Wadad Rahal: Giving Women’s Rights a Voice in Liberated Syria

The Syrian rights campaigner is helping traditionally disenfranchised women break into the male-dominated field of politics, Enab Baladi writes

Nine years ago, when the Syrian revolution had not yet made its way onto the streets, another revolution changed the life of rights activist Wadad Rahal and pushed her toward social change.

“In the juvenile welfare center I saw children bearing what men did not have the strength to bear,” Rahal told Enab Baladi, describing the scenes which convinced her of the importance of working in the field of human rights defense. She was working at the time as a member of the board in an association in Raqqa, and described the center as “prison-like.”

Along with her academic study in the rights field, this shift in Rahal’s thinking was the key to her activities after the Syrian revolution, as the scope of her work expanded and turned into field. Through this, she participated in reviewing the human rights situation for those affected by war supporting people with the strength to gain their rights.

Rahal today manages the “Youth for Social Development” association in the city of Idleb as a framework which brings together young men and women with the aim of making a difference in the political, social and cultural awareness of the youth.

The association which Rahal administers is not the only one working in the human rights field, as in Idleb province there are five legal organizations and support groups, according to the “Syrian NGO map” on the Citizens for Syria website.

Idleb’s organizations join 53 others working in the same field in Syria and areas where Syrians are in the neighboring countries.

Women are a priority for most of the groups working in the human rights field as they are a “vulnerable category,” with some of them trying to establish a presence in organizational and administrative staffs, if only in small numbers.

Rahal believes that the change which these organizations could create in building society and their way of dealing with issues of women and outstanding rights cannot happen “in a day and a night,” but needs time and effort.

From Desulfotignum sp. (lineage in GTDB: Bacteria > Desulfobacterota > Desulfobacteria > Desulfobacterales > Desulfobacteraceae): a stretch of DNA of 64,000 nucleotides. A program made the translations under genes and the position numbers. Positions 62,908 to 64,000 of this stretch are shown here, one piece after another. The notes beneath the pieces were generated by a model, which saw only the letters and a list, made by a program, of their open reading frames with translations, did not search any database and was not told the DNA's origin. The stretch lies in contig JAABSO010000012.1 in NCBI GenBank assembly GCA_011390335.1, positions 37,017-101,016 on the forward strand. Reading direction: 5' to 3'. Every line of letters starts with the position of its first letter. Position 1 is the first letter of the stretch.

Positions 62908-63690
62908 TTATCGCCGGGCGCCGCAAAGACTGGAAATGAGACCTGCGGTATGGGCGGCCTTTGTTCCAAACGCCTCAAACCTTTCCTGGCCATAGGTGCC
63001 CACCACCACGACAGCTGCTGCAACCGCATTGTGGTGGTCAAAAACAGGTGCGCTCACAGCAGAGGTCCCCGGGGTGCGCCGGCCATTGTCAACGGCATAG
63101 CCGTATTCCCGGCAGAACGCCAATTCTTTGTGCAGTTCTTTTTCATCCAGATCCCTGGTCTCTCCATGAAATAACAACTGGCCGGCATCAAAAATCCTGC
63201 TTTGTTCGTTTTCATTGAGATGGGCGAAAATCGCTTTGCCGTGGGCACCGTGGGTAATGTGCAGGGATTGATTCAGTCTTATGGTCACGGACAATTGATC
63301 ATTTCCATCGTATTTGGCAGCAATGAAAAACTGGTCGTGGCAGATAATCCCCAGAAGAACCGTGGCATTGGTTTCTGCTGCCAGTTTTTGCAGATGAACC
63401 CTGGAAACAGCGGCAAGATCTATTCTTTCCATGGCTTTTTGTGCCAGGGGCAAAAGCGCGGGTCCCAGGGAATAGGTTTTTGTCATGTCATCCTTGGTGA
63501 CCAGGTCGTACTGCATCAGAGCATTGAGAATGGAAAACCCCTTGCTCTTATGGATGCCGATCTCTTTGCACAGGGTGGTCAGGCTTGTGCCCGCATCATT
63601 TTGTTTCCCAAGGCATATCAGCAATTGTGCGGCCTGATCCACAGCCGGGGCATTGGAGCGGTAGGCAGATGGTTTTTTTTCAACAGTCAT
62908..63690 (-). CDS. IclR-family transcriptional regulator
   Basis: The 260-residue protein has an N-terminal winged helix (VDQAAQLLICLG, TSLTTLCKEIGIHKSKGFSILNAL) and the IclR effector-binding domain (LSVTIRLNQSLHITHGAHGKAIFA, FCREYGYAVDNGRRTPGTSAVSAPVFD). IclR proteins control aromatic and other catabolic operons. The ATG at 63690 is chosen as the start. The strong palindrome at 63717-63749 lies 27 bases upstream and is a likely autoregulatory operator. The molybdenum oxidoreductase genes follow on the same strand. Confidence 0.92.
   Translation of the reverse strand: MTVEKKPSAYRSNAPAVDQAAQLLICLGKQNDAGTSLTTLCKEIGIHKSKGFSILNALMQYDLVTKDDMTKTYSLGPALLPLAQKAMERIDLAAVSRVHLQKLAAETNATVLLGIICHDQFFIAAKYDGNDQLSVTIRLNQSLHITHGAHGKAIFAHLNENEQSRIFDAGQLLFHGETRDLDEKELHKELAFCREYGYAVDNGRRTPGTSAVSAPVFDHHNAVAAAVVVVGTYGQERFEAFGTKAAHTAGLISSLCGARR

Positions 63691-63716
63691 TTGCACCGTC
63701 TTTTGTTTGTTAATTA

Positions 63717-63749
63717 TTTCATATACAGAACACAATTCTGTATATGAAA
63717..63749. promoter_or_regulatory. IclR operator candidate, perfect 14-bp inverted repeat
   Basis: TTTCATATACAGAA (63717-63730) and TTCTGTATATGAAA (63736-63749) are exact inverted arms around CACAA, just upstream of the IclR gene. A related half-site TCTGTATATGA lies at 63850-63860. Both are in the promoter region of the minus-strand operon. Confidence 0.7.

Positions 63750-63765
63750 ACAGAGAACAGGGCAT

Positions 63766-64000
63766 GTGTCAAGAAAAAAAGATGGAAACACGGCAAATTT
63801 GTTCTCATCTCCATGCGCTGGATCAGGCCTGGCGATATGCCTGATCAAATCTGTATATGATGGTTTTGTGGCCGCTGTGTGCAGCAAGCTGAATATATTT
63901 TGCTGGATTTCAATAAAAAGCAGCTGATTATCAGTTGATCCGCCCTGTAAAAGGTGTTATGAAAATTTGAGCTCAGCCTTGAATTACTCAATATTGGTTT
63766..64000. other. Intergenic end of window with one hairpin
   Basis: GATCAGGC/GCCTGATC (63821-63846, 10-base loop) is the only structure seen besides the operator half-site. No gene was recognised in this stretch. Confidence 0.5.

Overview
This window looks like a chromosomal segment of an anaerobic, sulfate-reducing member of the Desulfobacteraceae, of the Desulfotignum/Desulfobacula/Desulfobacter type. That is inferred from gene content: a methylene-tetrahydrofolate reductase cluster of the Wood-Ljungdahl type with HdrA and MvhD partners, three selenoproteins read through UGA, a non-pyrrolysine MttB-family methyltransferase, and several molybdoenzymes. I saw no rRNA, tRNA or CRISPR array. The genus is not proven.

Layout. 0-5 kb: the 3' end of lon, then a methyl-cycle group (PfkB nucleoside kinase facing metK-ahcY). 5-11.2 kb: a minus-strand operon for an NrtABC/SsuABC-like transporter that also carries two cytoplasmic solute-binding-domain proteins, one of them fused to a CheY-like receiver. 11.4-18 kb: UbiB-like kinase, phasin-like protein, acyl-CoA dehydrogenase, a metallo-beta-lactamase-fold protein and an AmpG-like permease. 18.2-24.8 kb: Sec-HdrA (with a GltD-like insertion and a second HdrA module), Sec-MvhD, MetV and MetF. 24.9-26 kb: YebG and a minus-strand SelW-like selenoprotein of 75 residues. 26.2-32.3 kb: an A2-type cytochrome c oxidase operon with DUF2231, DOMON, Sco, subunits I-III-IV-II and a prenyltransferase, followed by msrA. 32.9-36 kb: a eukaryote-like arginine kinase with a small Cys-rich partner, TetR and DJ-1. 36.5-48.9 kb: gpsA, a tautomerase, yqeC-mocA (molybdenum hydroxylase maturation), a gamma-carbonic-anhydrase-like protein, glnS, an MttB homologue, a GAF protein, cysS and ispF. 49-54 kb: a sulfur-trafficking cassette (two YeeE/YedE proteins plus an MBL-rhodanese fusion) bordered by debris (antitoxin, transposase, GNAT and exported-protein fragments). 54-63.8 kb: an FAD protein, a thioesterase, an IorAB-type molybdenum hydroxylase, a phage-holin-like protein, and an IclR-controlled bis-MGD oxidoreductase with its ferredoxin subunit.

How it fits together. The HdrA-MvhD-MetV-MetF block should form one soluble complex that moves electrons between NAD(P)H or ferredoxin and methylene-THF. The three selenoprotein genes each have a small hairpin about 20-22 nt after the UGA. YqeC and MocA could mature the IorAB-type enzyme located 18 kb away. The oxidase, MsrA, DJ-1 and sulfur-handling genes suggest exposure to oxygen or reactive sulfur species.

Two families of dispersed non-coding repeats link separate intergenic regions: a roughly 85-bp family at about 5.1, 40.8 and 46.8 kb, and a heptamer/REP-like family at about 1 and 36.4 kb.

After she spent most of her time in administrative work in human rights groups and field activity, about two years ago Rahal was able to bring her hopes further by giving women a chance for participation in politics, a field which had long been monopolized by men.

“In the beginning, we faced many difficulties in this field,” Rahal told Enab Baladi’s correspondent in Idleb. “It is very difficult for women to speak for the first time in this field, widely and among the organizations present in the community.”

But the issue has changed around eight months after the start of the project, she said, and a great deal of positive results have begun to show, encouraging her to continue.

Although the Syrian political field is not devoid of women, their rate of representation in parties and politics is weak compared with men. This is largely related to society’s view of women and the degree of trust which it gives to them in politics and work in civil affairs.

Rahal believes that change which she has helped to create over the last nine years has been small compared with her ambitions, but she believes that social work and organizations coming together will have to create an “important difference” in the near future.

This article was translated and edited by The Syrian Observer. Responsibility for the information and views set out in this article lies entirely with the author.


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